Windows Vista Ultimate Sp2 (64 Bit)

 Windows Vista Ultimate Sp2 (64 Bit)

Windows Vista Ultimate Sp2 (64 Bit)

3.3 GB
Windows Vista Ultimate Service Pack 2 64 Bit
Windows Vista editions:

Windows Vista ships in eight editions. These are roughly divided into two target markets, consumer and business, with editions varying to cater for specific sub-markets. For consumers, there are four editions, with three available for developed countries. Windows Vista Starter edition is limited to emerging markets. Windows Vista Home Basic is intended for budget users with low needs. Windows Vista Home Premium covers the majority of the consumer market, and contains applications for creating and using multimedia. The home editions cannot join a Windows Server domain. For businesses, there are three editions. Windows Vista Business is specifically designed for small and medium-sized businesses, while Windows Vista Enterprise is only available to customers participating in Microsoft's Software Assurance program. Windows Vista Ultimate contains the complete feature-set of both the Home and Business (combination of both Home Premium and Enterprise) editions, as well as a set of Windows Ultimate Extras, and is aimed at enthusiasts.

All editions except Windows Vista Starter support both 32-bit and 64-bit processor architectures.

Service Pack 1:

Windows Vista Service Pack 1 (SP1) was released on February 4, 2008, alongside Windows Server 2008 to OEM partners, it was a five-month beta test period. The initial deployment of the service pack caused a number of machines to continually reboot, rendering the machines unusable.[66] This caused Microsoft to temporarily suspend automatic deployment of the service pack until the problem was resolved. The synchronized release date of the two operating systems reflected the merging of the workstation and server kernels back into a single code base for the first time since Windows 2000. MSDN subscribers were able to download SP1 on February 15, 2008. SP1 became available to current Windows Vista users on Windows Update and the Download Center on March 18, 2008. Initially, the service pack only supported 5 languages - English, French, Spanish, German and Japanese. Support for the remaining 31 languages was released on April 14, 2008.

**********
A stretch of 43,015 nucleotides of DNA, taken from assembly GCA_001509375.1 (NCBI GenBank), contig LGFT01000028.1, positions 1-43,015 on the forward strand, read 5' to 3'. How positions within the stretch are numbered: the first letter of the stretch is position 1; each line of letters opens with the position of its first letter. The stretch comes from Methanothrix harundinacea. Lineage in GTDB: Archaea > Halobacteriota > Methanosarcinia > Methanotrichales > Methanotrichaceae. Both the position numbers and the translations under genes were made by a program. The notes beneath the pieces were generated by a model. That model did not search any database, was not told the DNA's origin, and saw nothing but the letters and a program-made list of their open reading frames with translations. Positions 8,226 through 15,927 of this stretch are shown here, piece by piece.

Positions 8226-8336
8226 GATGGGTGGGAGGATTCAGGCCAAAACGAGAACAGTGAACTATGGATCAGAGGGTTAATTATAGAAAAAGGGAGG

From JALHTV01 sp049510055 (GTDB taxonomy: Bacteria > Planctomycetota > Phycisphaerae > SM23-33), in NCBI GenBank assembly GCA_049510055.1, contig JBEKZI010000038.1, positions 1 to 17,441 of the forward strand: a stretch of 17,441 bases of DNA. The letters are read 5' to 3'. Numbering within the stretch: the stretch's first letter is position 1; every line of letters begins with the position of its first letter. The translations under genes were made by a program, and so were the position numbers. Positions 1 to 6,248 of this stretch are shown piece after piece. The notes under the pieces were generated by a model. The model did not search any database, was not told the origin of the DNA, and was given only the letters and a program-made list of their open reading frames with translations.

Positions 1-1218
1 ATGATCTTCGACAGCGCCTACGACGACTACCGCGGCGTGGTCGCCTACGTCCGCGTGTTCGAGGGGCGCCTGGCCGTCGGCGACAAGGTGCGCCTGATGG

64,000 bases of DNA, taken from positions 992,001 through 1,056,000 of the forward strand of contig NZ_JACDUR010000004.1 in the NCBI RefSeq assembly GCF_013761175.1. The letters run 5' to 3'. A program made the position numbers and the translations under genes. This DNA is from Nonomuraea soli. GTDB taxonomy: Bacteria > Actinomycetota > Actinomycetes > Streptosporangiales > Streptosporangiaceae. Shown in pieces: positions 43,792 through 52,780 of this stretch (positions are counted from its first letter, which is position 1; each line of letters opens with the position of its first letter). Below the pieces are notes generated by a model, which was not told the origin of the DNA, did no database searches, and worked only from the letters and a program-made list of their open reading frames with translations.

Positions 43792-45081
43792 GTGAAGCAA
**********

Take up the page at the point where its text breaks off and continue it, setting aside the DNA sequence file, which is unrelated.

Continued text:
A whitepaper published by Microsoft near the end of August 2007 outlined the scope and intent of the service pack, identifying three major areas of improvement: reliability and performance, administration experience, and support for newer hardware and standards.

One area of particular note is performance. Areas of improvement include file copy operations, hibernation, logging off on domain-joined machines, javascr parsing in Internet Explorer, network file share browsing, Windows Explorer ZIP file handling, and Windows Disk Defragmenter. The ability to choose individual drives to defragment is being reintroduced as well.

Service Pack 1 Introduced support for some new hardware and software standards, notably the exFAT file system, 802.11n wireless networking, IPv6 over VPN connections, and the Secure Socket Tunneling Protocol. Booting a system using Extensible Firmware Interface on x64 systems was also introduced; this feature had originally been slated for the initial release of Vista but was delayed due to a lack of compatible hardware at the time.